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It was nearly over.

Her legs were carrying her faster to that place than she had ever run before. It wasn't her thoughts that were urging her on - it was the pure anticipation of her destination. The high door was in front of her already, behind it her biggest and most profound wish was waiting for her. A warm feeling of expectation and anticipation embraced her, ever tighter, nearly taking her breath away. Now, having left all difficulties of the long journey behind her, having defied all dangers that laid in wait for her and having warded off every sinful temptation, her awestruck footsteps on the steps of the temple were for her an unprecedented onwards propulsion into the sweet realms of her beliefs whose safety she had irreversibly dedicated herself to.

The temple was the center of these realms; a place where the worldy and spiritual influences of being flowed together to one point and merged with one another: For within it, standing upright and proud but at the same time looking down lovingly and trustworthingly upon the pilgrims, was His statue - the image of the Creator, the Deity himself. This marble, glorious image was the reason why she, now having nearly reached the end of the steps, had taken on the long journey from home. She was young, but her belief was her greatest possession.

Seeing His visage made her want to be soaked with the warmth, love and sinlessness of His perfect dignity and purify her head and all unclean thoughts within it in order to come closer to her purpose: to open fully to her belief, to delve deep into it and to feel it in every breath, in every cell of her body.

The gate opened slowly and gracefully and she walked in, at first not daring to even breathe. Her eyes widened, the grand mosaic floor beneath her feet seemed to turn to air and she staggered. His statue rose up before her. Heat climbed up within her. Kneeling down, she looked up at the shining white monument and expected Him to come down to her at any minute, to touch her with his warmth, to take away her sins, to show her the gloryof His existence and the justness of his faith.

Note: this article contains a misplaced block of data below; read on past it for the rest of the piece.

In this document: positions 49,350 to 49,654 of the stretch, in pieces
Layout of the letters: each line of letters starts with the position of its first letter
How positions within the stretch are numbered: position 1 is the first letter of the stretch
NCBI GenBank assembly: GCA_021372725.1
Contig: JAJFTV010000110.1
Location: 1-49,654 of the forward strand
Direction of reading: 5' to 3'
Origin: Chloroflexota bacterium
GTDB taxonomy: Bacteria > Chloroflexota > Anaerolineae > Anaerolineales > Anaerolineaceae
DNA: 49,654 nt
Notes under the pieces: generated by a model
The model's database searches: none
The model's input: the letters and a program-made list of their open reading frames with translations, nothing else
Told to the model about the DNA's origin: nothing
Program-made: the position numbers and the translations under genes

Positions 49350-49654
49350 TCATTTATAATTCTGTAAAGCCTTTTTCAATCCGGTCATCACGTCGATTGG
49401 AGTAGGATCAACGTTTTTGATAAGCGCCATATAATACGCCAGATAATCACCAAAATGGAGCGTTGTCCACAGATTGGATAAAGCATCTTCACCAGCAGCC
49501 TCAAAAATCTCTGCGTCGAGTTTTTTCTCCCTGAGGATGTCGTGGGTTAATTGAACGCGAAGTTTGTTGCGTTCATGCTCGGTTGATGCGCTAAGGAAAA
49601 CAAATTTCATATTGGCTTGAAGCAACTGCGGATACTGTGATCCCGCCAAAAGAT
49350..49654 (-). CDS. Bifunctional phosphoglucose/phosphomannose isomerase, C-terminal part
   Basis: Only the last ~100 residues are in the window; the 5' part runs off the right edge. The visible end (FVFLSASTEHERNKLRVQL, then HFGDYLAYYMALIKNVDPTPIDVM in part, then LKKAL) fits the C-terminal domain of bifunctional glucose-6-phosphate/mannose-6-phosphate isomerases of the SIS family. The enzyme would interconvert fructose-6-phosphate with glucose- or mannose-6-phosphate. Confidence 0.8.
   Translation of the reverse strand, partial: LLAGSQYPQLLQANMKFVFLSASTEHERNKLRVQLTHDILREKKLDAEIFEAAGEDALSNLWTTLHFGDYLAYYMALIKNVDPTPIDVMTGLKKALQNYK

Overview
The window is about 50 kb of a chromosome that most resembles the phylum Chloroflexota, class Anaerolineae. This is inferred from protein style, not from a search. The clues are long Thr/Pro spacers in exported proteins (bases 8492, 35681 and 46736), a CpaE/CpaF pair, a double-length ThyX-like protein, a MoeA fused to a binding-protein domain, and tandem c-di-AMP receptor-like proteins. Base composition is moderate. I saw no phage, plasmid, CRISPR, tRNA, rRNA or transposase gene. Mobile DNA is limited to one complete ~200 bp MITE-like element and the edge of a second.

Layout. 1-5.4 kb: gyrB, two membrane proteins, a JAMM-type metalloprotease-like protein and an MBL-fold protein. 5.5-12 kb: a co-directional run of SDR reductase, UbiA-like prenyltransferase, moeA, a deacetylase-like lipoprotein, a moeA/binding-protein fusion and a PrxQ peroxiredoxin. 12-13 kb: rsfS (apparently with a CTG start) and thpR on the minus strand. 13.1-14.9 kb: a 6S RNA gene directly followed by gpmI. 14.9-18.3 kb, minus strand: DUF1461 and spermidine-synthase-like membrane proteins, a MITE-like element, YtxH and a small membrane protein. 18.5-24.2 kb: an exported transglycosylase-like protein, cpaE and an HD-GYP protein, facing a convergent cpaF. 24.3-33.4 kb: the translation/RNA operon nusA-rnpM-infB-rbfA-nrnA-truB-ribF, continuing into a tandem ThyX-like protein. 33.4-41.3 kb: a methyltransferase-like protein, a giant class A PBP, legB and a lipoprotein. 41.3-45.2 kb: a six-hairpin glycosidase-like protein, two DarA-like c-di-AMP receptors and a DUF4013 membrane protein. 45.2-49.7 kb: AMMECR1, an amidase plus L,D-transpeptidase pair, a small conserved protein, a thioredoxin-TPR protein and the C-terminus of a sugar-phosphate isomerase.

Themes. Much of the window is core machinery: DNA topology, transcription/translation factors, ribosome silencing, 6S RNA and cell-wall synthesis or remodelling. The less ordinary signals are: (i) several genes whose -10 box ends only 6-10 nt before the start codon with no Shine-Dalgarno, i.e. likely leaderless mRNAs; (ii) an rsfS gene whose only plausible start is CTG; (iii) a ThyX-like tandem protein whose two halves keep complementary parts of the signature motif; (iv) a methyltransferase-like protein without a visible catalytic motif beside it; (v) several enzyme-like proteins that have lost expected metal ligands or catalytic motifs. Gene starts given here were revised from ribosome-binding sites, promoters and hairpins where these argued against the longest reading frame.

But instead, she faltered.
As much as she tried, as she now knelt before Him, she could not find this love, security and sinlessness she had been so sure she would find. No, instead she was looking at hidden hatred, advancing strangeness and a frightening sinful image of the Creator. She couldn't explain what was happening. The once friendly, awe-inspiring facial features of His statue suddenly appeared to her as a distorted grimace of a brutality worthy of abomination; also the finely carved fingers turned into roughly chiselled claws, the upright back into a crooked hunch and the gold peace insignia worn by the image of the Creator into rusty weapons of murder.

She got up promptly, still not believing her eyes. She had gone into great effort to finally come to this place, yet what she saw now was the terrible opposite of the portrayal of what the beliefs of a pilgrim like her should have provided. That the Creator should have bestowed upon her.

Her legs carried her faster away from that place than she had ever run before. It wasn't her thoughts that urged her on, nor anger, disappointment, madness, disbelief or desperation - it was shame. It was not important why the Creator refused her his glory. He did so, and she was not worthy of Him.. and never had been, she realized now. The Creator had shown her her own unworthiness. There was no longer any purification, she would never be able to dedicate herself to her beliefs again.

She ran to the bridge over the rushing river. Not a sound was to be heard from her throat as she fell. She was a disgrace and the lovely world did not deserve to have such a dirty mark brought to its attention. The water felt as cold as her feelings towards the Creator as it drenched her clothes and pulled her into its inescapable grasp. The disgrace.. the unworthiness..

The Creator's statue stood as proud and as white as ever in the temple, an object of unconditional worship which the realms of belief alone claimed to rule, thereby forgetting to teach its believers that it was only made of earthly marble.


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